Ward Room
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Bill Amending State's GPS Monitoring Law Advances

Current state law only lets a judge order GPS monitoring after someone violates an order of protection

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    NEWSLETTERS

    Associated Press

    A bill that would let law enforcement officials use GPS tracking on people with a restraining order passed the Illinois House this week to advance to the Senate.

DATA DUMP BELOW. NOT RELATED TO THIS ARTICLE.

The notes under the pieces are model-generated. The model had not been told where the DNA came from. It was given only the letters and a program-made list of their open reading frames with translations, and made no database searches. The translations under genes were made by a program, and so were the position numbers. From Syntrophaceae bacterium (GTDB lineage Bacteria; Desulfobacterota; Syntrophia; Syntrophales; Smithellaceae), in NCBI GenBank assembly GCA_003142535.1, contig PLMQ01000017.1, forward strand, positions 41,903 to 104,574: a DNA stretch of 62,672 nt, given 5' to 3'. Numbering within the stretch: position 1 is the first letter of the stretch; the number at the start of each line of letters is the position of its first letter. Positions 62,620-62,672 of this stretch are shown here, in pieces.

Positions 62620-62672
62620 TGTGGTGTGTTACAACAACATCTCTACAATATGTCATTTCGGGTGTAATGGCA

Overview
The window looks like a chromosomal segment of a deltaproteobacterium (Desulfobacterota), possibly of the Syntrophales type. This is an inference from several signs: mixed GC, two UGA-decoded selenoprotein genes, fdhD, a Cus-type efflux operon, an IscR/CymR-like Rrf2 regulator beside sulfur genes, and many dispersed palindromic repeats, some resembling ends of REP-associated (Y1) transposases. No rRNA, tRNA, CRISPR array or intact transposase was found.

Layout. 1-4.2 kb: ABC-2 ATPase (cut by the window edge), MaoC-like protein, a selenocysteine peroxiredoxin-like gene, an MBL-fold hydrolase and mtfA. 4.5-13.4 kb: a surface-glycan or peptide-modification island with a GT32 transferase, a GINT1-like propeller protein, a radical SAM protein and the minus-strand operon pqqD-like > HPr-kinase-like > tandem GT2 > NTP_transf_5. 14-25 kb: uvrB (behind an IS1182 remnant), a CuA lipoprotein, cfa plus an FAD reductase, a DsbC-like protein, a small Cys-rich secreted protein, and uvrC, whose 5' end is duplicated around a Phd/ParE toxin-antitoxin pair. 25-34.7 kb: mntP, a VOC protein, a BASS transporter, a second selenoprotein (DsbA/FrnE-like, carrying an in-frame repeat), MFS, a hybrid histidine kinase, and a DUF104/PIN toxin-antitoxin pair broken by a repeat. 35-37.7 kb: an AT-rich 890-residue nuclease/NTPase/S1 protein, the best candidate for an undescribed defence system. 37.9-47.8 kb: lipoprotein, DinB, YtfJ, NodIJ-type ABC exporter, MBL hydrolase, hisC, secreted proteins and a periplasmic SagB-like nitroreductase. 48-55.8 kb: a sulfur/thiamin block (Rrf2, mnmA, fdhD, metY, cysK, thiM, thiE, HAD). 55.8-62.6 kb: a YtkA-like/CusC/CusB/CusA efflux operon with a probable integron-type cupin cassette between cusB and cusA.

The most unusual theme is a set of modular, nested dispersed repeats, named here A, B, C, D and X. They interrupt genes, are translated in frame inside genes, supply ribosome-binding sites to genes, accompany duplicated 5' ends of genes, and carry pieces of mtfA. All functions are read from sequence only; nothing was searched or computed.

The proposal would let authorities monitor someone as soon as protective order is issued. Current state law only lets a judge order GPS monitoring after a suspect has violated an order of protection.

    The bill was introduced by state Rep. Barbara Wheeler, a Crystal Lake Republican. She said she drafted the measure after the slaying of an Antioch woman who was killed by her ex-boyfriend even though she'd taken out an order of protection against the man.

    "By strengthening tracking laws for those charged with violent crimes, we may be able to prevent murders like Diane's in the future," Wheeler said, according to the Daily Herald.

    The bill is HB3744.